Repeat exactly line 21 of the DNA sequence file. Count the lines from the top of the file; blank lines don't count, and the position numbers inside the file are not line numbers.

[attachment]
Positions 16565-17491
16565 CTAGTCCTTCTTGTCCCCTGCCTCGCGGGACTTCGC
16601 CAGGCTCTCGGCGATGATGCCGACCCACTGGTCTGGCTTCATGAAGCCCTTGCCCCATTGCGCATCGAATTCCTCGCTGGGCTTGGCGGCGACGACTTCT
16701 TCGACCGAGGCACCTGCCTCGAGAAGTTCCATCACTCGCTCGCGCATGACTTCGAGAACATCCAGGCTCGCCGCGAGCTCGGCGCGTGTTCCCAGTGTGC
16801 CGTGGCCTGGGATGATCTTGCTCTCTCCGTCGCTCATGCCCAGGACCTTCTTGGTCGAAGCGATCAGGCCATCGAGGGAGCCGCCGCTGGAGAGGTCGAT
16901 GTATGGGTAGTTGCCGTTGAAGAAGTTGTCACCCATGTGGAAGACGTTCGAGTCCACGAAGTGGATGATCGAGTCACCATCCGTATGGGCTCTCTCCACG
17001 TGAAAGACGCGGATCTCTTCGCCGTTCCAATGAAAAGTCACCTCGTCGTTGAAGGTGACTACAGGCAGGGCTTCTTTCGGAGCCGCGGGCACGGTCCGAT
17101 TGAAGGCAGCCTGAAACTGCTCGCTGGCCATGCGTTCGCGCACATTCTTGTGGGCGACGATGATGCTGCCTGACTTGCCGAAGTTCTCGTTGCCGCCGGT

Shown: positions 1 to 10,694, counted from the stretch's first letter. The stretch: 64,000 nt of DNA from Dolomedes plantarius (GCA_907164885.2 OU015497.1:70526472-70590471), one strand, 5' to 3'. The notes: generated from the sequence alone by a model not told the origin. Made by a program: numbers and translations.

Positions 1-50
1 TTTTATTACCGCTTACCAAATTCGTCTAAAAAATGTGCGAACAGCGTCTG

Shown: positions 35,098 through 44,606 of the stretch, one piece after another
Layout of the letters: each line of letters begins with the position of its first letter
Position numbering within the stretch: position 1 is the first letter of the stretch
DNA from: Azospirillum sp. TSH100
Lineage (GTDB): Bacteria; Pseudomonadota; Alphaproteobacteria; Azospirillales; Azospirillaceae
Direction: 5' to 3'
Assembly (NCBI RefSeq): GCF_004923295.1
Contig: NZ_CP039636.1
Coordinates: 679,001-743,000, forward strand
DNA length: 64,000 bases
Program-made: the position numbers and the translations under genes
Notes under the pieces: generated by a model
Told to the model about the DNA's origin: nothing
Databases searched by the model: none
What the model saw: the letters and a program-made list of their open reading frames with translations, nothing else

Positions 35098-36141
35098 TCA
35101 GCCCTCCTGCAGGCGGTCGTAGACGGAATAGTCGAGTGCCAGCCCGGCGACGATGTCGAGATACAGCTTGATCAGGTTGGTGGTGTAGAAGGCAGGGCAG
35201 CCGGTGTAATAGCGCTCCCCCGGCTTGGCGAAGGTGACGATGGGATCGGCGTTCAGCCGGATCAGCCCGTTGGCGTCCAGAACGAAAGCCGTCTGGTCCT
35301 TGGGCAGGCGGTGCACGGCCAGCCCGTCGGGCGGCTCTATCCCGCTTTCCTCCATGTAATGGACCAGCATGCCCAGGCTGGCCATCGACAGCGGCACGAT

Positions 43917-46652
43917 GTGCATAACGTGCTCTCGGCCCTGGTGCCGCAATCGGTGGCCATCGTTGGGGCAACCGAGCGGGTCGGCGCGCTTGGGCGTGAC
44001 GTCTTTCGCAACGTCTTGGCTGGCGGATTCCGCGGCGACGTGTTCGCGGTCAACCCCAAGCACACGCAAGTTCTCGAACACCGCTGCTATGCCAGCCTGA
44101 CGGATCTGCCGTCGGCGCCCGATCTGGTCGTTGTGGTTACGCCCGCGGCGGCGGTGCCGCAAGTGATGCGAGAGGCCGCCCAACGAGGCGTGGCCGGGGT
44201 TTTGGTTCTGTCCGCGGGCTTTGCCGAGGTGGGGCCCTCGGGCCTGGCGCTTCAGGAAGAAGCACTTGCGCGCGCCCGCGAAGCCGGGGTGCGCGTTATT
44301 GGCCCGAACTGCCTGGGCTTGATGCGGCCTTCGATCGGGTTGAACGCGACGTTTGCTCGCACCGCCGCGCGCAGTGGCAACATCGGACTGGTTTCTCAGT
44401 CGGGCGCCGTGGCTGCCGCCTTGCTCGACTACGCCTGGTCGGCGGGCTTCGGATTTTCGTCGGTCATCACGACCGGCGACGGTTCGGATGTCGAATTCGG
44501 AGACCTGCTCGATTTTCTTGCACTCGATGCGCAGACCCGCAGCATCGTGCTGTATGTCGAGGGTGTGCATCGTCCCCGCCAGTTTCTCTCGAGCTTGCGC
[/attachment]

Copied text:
DNA length: 64,000 bases